Weatherill can’t blame the weather for power failures

//Weatherill can’t blame the weather for power failures

Weatherill can’t blame the weather for power failures

29 March, 2017

Editorial

Courtesy of the Australian

Jay Weatherill has run out of other people to blame. The South Australian Premier must face reality and deal with the dire consequences of his own energy policy mismanagement. As an evangelist for renewable energy he has charged headlong towards a renewable target of 50 per cent. The result is the nation’s most expensive and unreliable power and SA’s first statewide blackout or “black system”, as engineers dub it. Mr Weatherill first blamed the weather, then the market, then Canberra, and even accused this newspaper of running a “jihad against renewable energy” — so we figure he blames The Australian too. But the latest Australian Energy Market Operator report confirms SA’s electricity grid has been mismanaged; that the rush to renewables has left it weakened and vulnerable, and that the instability of wind generation was the key factor in the state’s unscheduled earth hours.

AEMO and independent checks by Manitoba Hydro International find the “black system” was “triggered due to lack of inertia on (the) South Australian side once the Heywood interconnector tripped” and that “the cause of the black system was sustained power reduction of a number of wind farms” in SA. Once the interconnector was tripped, the state didn’t have sufficient “system inertia” to run the grid. Keeping synchronous power generation has long been seen as a central challenge in adding renewable energy. MHI suggests SA may need to identify “must run” thermal generators to do this. In other words, if its coal-fired or gas-fired generators had still been running, the grid would have had the required inertia. These, of course, had been forced into mothballs by subsidised renewable generation. The state is more reliant than ever on Victorian power and, as last year’s “black system” showed, it is less able to withstand breaks in that supply.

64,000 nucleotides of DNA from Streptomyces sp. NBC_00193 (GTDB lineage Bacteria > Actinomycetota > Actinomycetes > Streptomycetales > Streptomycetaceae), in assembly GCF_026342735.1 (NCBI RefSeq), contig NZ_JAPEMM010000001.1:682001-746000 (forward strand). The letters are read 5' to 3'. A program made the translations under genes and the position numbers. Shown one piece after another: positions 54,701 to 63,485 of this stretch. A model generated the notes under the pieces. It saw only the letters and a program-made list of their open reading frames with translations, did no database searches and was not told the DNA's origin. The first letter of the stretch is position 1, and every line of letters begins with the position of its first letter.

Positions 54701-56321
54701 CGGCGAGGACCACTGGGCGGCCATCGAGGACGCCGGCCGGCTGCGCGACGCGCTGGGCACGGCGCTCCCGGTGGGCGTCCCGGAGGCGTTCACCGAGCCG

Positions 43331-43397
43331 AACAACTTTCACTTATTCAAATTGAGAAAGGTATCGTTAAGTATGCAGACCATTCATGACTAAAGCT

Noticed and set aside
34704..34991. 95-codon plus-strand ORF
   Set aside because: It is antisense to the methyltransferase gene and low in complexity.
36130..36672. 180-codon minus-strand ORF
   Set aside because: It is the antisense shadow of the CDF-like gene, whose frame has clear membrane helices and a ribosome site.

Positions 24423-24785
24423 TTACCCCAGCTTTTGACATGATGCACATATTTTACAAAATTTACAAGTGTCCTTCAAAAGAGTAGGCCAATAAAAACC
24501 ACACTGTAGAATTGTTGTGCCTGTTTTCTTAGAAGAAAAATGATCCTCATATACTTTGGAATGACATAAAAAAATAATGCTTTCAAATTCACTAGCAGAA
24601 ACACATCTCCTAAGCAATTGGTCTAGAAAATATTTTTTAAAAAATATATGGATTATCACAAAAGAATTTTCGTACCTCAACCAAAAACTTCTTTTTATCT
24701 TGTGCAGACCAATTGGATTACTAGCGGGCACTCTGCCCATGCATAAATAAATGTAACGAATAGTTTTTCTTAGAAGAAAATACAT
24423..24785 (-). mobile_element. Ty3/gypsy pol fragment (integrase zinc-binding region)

A storm taking out power lines was always going to cut electricity to some areas but the failure of eight wind farms and the resultant trip of the interconnector turned this into a costly, damaging and dangerous statewide blackout. The state’s energy security remains perilous, its economy undermined and residents have every right to be angry. Many fixes are proposed, including improved fault mechanisms for wind farms and better wind forecasting. But only baseload generation can provide a foolproof and cost-effective long-term back-up for renewable intermittency. This is a timely lesson to Victoria and even Canberra as the massive Hazelwood coal-fired generator closes down in the Latrobe Valley in coming days. This closure will significantly reduce the amount of reliable baseload power available in the National Electricity Market. It means Victorians will be likelier to suffer some of the cost and supply problems experienced by South Australians and it will leave the smaller state even more vulnerable. It is an ill wind that blows on energy policy. Yet governments are standing by their renewable targets and looking on as baseload generators switch off.

2017-03-29T10:33:19+11:00 March 29th, 2017|